Clinical Trials

Searchable database of currently enrolling clinical trials

Is Adjuvant Therapy a New Standard for Urothelial Carcinoma?

Evan Y. Yu
April 01, 2021

Adjuvant therapy trials for urothelial carcinoma have traditionally been challenging to perform.  Radical cystectomy is a significantly morbid procedure that leads to high complication and readmission rates.   Hence, many patients are not fit to receive any adjuvant therapy after definitive local therapy due to a compromised health situation. At this time, neoadjuvant chemotherapy is still the definitive standard.1 However, not all patients receive neoadjuvant therapy for a multitude of reasons.  For those who did not receive neoadjuvant cisplatin combination chemotherapy, common sense warrants strong consideration of adjuvant therapy as long as a patient is fit and interested.


Dr. Evan Yu, MD

Evan Yu, MD

Evan Yu, a medical oncologist, treats prostate, bladder, and testicular cancer, and is passionate about providing a personalized medical approach to a selection of novel therapies as well as understanding biologic mechanism of drug sensitivity and resistance.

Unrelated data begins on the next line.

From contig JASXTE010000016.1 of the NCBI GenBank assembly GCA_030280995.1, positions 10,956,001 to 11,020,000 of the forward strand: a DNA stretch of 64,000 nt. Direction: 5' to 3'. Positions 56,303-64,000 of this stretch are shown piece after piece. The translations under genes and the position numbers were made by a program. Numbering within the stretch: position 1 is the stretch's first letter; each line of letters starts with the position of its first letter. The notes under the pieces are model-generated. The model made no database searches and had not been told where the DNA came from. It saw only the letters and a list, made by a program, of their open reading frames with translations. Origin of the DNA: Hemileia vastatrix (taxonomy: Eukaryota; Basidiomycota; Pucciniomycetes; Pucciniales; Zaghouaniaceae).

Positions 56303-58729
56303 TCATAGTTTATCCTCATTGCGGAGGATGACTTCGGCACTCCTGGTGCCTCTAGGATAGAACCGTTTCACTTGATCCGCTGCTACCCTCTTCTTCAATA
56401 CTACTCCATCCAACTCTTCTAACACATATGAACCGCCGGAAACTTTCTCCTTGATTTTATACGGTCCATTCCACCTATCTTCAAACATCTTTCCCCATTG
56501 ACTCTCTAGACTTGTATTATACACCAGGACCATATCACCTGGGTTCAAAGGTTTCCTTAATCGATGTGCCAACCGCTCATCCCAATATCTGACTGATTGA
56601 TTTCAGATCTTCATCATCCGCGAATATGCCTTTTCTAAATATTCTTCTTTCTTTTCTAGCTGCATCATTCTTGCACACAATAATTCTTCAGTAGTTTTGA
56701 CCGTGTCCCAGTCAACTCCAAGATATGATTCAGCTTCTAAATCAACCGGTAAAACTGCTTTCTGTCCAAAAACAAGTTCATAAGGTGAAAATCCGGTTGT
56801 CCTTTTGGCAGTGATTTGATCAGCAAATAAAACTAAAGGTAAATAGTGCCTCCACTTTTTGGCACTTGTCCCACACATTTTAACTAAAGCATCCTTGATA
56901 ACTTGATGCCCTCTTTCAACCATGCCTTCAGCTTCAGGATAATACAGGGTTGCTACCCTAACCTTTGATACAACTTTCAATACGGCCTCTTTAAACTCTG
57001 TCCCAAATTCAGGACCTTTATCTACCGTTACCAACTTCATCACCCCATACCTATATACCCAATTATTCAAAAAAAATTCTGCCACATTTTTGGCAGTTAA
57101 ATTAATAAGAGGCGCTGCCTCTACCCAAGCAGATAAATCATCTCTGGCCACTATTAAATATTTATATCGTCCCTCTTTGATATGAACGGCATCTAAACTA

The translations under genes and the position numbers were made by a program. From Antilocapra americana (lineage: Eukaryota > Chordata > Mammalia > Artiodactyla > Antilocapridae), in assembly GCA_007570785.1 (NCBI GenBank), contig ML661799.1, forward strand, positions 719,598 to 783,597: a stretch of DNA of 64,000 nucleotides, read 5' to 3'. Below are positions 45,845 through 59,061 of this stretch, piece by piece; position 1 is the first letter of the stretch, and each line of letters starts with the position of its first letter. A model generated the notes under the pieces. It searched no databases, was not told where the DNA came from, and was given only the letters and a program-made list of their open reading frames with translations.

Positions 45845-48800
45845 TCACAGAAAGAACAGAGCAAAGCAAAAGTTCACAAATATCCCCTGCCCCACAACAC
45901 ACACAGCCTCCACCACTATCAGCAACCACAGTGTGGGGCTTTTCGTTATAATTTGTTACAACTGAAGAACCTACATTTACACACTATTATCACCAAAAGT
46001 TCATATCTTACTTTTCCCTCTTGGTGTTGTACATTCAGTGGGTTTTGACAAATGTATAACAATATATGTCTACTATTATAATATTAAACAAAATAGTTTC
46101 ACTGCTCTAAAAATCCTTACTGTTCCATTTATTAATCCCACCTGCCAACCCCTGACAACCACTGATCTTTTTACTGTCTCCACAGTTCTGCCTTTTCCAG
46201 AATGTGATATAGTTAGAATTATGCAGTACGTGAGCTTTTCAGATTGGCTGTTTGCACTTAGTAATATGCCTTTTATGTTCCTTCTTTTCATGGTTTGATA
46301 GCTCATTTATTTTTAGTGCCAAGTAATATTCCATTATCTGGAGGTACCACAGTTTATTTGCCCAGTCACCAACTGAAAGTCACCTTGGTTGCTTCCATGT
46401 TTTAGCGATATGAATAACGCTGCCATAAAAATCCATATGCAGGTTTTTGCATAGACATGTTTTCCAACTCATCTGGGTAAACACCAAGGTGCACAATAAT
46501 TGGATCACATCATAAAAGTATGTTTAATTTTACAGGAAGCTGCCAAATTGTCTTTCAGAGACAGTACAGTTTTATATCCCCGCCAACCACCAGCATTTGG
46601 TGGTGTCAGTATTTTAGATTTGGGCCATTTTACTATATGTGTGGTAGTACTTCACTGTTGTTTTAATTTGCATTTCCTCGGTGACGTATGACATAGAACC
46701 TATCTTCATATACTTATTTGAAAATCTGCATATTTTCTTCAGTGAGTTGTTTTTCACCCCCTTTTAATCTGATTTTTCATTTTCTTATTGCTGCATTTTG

Clinical Expertise

Medical Oncology, Translational Research, Novel molecular targeted agents, Biomarkers, Imaging (PET scans, MRI), Bone health.

  • Professor, Department of Medicine, Division of Oncology, University of Washington School of Medicine
  • Member, Clinical Research Division, Fred Hutchinson Cancer Research Center
  • Clinical Research Director, Genitourinary Oncology, Seattle Cancer Care Alliance
  • Medical Director, Clinical Research Service, Fred Hutchinson Cancer Research Consortium
Search Clinical Trials by Disease

Disclaimer: We update this information regularly. However, what you read today may not be completely up to date. Please remember: Talk to your health care providers first before making decisions about your health care. Whether you are eligible for a research study depends on many things. There are specific requirements to be in research studies. These requirements are different for each study.